No Arms, Useless Legs
Toward the end of August, I attended an event a local Christian campground sponsored to celebrate the completion of its $4.5 million “Miracle Lodge.” And they had a lot to celebrate. Construction of the lodge took eight years and 34,000 hours of volunteer time. Not to mention all the legal and political hurdles they had to jump through.
Why is this place special? Bob Bardwell, the director and founder of Ironwood Springs, isn’t going to jump over any physical hurdles this side of heaven. A construction accident left him paralyzed from the waist down since 1973. He uses Ironwood Springs and the Miracle Lodge to minister to hundreds of people with disabilities.
At this celebration, a man named Tony Melendez performed. Mr. Melendez has a great voice, but what is amazing about him is his talent with the guitar. Especially since he has no arms. He ministers to people around the world singing and strumming with a pick between his toes. Both of these men overcame incredible obstacles to achieve their dreams. But how does this apply to me as a writer?
No writer can get published or achieve a modicum of success without perseverance. Do you have a three-inch stack of rejection letters? Did you get a critique in which someone tore you to shreds? Have you so little time you don’t know how you could write a short story much less a novel? If you want to meet your goal, you must not give up. As a boy, Tony Melendez had to develop a special method of playing the guitar with his feet. It would been easier to give up and be content with a disability check. But he persevered, and now he blesses hundreds of people with his music.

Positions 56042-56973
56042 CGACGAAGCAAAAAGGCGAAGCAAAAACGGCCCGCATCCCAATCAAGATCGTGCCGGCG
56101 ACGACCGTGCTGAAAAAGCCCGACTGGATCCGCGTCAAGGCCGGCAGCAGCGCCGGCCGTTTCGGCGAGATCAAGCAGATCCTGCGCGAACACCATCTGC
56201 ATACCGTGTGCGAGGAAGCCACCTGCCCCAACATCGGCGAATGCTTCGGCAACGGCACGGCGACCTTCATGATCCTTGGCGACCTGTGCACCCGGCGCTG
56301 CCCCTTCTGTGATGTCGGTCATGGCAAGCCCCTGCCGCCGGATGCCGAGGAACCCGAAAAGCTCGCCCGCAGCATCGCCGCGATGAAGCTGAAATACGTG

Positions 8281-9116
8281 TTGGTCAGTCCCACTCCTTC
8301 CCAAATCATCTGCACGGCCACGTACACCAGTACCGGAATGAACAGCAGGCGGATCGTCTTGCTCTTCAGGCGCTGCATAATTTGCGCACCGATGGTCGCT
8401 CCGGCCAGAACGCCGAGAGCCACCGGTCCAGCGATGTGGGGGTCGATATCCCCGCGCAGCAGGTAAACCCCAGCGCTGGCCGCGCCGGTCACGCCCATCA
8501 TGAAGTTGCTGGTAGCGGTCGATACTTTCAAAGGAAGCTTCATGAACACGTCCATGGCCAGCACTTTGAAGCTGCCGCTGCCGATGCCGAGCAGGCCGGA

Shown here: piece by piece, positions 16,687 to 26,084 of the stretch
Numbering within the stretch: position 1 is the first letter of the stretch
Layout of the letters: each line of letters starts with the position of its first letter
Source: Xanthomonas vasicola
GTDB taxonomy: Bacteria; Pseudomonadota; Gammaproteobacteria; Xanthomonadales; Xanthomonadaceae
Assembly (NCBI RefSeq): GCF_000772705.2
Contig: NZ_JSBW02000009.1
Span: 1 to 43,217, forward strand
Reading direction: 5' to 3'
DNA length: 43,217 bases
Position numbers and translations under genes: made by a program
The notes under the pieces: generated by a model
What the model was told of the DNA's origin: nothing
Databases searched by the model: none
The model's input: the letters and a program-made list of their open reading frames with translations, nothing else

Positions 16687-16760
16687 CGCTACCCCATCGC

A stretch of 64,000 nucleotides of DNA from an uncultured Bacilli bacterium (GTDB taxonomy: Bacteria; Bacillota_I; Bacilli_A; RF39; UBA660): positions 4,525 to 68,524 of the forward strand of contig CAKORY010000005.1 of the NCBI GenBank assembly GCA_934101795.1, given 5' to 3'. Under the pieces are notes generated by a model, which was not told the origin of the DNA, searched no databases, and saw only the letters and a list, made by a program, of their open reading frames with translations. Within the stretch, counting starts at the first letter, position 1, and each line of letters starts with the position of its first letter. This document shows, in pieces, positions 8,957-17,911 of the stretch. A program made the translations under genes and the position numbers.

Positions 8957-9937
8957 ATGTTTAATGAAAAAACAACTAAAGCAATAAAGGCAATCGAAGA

They developed their strengths and talents
I doubt Bob Bardwell knows much about mechanical engineering. He’s not a plumber. And I doubt he’d be very good at hanging drywall. Mr. Bardwell’s strength is in leadership and motivation. He inspired hundreds of people to give time and money to build the lodge. And though it’s quiet obvious Tony Melendez has a strength in music, he developed it by spending countless hours practicing, developing the muscles in his feet, toes, and legs to achieve his goal. What are your strengths and talents? I’m assuming you already have some a knack for writing. But how much time have you invested in learning your art? How much have you practiced? I’ve got to admit, I have a lot to learn. Right now I’m reading Stephen King’s book, On Writing. I recommend it, if you can put up with King’s potty mouth.
They relied on other people to shore up their weaknesses
A man walked on stage and set a guitar on the floor in front of a chair. Shortly after, Tony walked on stage and sat. The thought struck me that he can play the guitar phenomenally, but he cannot carry it on stage. He relies on other people, even to transport his instrument.
Writing is a solitary art, but you should not write in isolation. You need other people to help you see your blind spots. I often repeat myself. I don’t even realize it until someone points it out. And I can swear that at times my mind changes the page so that transposed letters, typos, and missing words magically appear correct. I need someone else (my wife, mostly) to see what I cannot. I encourage you to participate in a critique group. Critique groups are available at organizations such as American Christian Fiction Writers (acfw.com) and the Christian Media Association (joincma.org). A web site I also use for critiques is christianwriters.com.
What about you?
I witnessed a man with useless legs motivate volunteers to build a multi-million dollar building. The same day I listened to a man with no arms play the guitar. Two people overcoming their disabilities to accomplish miracles. What about you? What do you want to accomplish? I encourage you to persevere, develop your strengths, and rely on others to shore up your weaknesses.
And thanks to Karin for giving me the opportunity me to be a guest on her blog.